Public school teachers spend on average $874 of their own money each year on essential school resources for their students, according to the latest 'State of our Schools' survey.
The AEU 2020 State of our Schools survey, with more than 12,000 responses from public school principals and teachers, has confirmed that many public school teachers and principals increasingly have to rely on fundraising and spending their own money to meet the shortfall in government funding for public schools.
According to the survey results:
- 83% of teachers in public schools spent their own money on essential school supplies for their students.
- On average, public school teachers each spent $874 of their own money on essential school supplies for students during the year
- This means that extrapolated across the system, public school teachers collectively spend up to $150 million of their own money each year on classroom resources for their students
- 74% of public schools engaged in fundraising, with more than 86% of these saying it was important to their school budget
- 86% of principals say fundraising is important or very important to their school budget; while 91% of high-SES schools engage in fundraising, only 8% of low-SES schools do so due to limited opportunities to raise funds in a lower socio-economic environment
- Funds raised are most frequently used to pay for classroom equipment (55%) sporting and play equipment (50%) and library resources and textbooks (43%)
AEU Federal president Correna Haythorpe said that the data provided further evidence that current government policy settings had left many public school teachers and principals without the resources they need to do their job.
“Public school teachers have told us that they are personally spending many hundreds of dollars each year to purchase basic school supplies for their students. That is indicative of the resource shortages within public schools under current government policy settings,” Ms Haythorpe said.
“In addition, 86% of school principals tell us fundraising is vitally important to their school budgets and is used for library resources and textbooks, to pay for school maintenance and for buildings and facilities.”
“Funding agreements between the Commonwealth and the states and territories means that 99% of public schools will fall under the Schooling Resource Standard (SRS) by 2023. This means that public schools will be underfunded by tens of billions of dollars relative to the SRS through to 2027,” Ms Haythorpe said.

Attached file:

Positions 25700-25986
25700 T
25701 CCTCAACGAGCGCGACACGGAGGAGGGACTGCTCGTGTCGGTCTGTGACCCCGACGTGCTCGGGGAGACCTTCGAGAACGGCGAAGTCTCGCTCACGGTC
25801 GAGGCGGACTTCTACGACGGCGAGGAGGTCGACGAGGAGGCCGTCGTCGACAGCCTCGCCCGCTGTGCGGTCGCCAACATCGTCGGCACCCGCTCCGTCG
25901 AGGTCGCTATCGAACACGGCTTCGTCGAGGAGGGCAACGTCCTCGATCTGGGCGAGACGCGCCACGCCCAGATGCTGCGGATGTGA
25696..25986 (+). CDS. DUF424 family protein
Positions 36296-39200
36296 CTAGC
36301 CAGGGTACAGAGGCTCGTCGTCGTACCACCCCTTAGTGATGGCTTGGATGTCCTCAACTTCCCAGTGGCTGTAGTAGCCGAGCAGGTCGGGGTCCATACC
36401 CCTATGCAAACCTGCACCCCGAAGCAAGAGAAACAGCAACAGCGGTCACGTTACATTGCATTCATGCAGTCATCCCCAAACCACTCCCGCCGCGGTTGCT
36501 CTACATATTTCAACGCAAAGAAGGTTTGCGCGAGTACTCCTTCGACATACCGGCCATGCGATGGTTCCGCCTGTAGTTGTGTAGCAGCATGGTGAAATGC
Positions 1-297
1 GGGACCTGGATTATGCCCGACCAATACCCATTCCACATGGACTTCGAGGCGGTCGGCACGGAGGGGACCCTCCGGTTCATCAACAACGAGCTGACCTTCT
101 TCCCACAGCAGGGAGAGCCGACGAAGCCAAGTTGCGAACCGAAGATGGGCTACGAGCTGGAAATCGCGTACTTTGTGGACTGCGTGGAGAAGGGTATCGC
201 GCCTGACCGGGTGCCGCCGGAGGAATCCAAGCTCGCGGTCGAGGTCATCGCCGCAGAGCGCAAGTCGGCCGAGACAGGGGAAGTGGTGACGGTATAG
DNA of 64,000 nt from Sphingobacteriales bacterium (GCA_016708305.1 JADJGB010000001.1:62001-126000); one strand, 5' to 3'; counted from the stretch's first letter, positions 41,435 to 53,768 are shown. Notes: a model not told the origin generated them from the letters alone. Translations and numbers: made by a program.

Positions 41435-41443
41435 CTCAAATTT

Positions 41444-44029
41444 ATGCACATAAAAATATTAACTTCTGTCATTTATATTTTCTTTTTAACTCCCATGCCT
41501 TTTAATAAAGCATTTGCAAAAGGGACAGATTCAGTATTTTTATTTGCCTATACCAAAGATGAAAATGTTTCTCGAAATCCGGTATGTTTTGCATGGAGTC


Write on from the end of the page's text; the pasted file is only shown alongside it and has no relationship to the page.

”This data is indicative of the deep inequality evident in school funding policy in Australia. Schools should not have to raise funds to provide basic resources. This must be funded by governments.”
Ms Haythorpe said that the AEU’s State of our Schools 2020 survey had reinforced the need for public schools and public school teachers to be given the resources and the funding they need to do their job, and for students to have the resources they need to achieve their potential.
“Teachers in primary schools, those working with students who have a disability or in more settings, have said they spend over a thousand dollars each year to provide resources for their students.”
“Teachers should not have to spend thousands of dollars of their own money, nor should they have to run fundraising barbeques and events to make up resource shortages,” Ms Haythorpe said.
”The Federal Government must ensure that all public schools reach the minimum benchmark of 100% of the SRS so that teachers and principals have the resources necessary to provide a high-quality education to their students.”
“It is vital that the Commonwealth invest in capital works funding for public schools, to ensure that all schools have the infrastructure needed to cater for student enrolment growth and to provide high quality learning facilities,” Ms Haythorpe said.
“It is a joint responsibility between the Commonwealth and State and Territory governments to ensure that public schools have the resources needed to cater for the educational needs of every child.”
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